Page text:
Merton’s cabinet approved last night (5 July 2016) the appointment of Veolia ES UK as the preferred bidder for delivering waste collection and street cleaning services for the South London Waste Partnership (SLWP), a joint initiative between Merton, Sutton, Croydon and Kingston councils. They also agreed to appoint The Landscape Group (TLG) as the preferred bidder for delivering services across Merton and Sutton’s parks and green spaces, including cemeteries.
The recommendations considered and agreed by cabinet propose the introduction of wheeled bins following the successful 2015 wheelie bin pilot in Lavender Fields ward which saw an increase in resident satisfaction with 89% residents saying they were satisfied with the introduction of wheelie bins and 81% saying the streets were cleaner as a result. The recommendations would also see the continuation of weekly food waste and recycling collections; paper and card being collected one week and glass, tins and plastics the next, with the remaining non-recyclable rubbish being collected on alternate weeks.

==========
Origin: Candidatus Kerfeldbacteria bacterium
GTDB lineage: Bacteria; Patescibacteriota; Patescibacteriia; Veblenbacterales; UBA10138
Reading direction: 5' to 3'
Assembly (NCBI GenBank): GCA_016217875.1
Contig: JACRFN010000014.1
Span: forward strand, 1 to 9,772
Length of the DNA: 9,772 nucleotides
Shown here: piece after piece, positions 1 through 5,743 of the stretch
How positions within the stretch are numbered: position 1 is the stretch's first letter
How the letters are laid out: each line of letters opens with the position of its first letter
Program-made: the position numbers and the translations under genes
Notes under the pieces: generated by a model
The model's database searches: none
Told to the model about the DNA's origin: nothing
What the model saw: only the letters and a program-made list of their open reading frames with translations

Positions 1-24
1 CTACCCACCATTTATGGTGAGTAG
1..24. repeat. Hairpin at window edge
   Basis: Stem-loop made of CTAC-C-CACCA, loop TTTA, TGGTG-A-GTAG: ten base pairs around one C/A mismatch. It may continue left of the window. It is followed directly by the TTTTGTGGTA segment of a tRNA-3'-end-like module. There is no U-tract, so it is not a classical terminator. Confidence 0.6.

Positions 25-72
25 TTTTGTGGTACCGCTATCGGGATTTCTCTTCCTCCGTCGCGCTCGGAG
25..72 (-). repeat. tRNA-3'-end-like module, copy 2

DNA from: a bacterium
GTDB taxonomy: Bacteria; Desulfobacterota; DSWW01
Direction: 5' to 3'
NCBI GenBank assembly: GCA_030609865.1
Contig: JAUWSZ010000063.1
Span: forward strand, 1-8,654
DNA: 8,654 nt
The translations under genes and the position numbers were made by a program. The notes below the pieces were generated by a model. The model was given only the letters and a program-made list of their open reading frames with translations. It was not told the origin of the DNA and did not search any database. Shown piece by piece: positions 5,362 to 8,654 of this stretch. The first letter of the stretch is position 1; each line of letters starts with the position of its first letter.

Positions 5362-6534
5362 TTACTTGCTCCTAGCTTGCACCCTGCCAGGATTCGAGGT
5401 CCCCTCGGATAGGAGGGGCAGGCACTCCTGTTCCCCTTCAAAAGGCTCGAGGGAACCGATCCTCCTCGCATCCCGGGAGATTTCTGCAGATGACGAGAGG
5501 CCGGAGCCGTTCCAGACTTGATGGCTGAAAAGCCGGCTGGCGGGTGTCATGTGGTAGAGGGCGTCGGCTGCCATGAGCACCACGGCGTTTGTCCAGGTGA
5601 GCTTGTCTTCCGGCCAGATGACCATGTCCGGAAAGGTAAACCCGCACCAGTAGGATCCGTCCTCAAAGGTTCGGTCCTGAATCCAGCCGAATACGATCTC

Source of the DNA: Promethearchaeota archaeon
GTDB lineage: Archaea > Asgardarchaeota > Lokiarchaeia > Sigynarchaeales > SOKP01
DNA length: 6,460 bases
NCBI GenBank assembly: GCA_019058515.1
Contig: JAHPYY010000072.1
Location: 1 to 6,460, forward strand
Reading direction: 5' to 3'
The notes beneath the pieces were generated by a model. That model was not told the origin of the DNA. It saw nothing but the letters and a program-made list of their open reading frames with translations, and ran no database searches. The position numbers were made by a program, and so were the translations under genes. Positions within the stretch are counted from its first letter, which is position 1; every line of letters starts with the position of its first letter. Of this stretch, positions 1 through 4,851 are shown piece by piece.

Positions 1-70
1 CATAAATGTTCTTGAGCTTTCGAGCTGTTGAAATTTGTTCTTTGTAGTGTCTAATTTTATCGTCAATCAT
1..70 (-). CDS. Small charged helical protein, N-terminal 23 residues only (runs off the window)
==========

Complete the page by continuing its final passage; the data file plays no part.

The total savings are expected to come to over £2 million each year for Merton as part of a wider savings package across the four south London boroughs.
The new contract would see teams working across all four of the partnership boroughs on graffiti and fly post removal, emptying litter bins and collection of street sweepers’ sacks, gully cleaning, weed removal, litter bin repair and maintenance and there would be an emergency response team on hand to deal with any unexpected situations affecting public spaces. This approach directs resources to where they are needed much more effectively.
Merton Council cabinet member for street cleanliness Councillor Ross Garrod said: “Street cleanliness is important to us and to our residents and as a business-like council we are determined to keep our council tax low and give value for money to our council tax payers. Working with our neighbouring boroughs to bring in Veolia and TLG will mean that we can deliver a good service while saving £2 million per year. Our funding from central government is continually decreasing so we need to find ways of saving money while still providing residents with services.”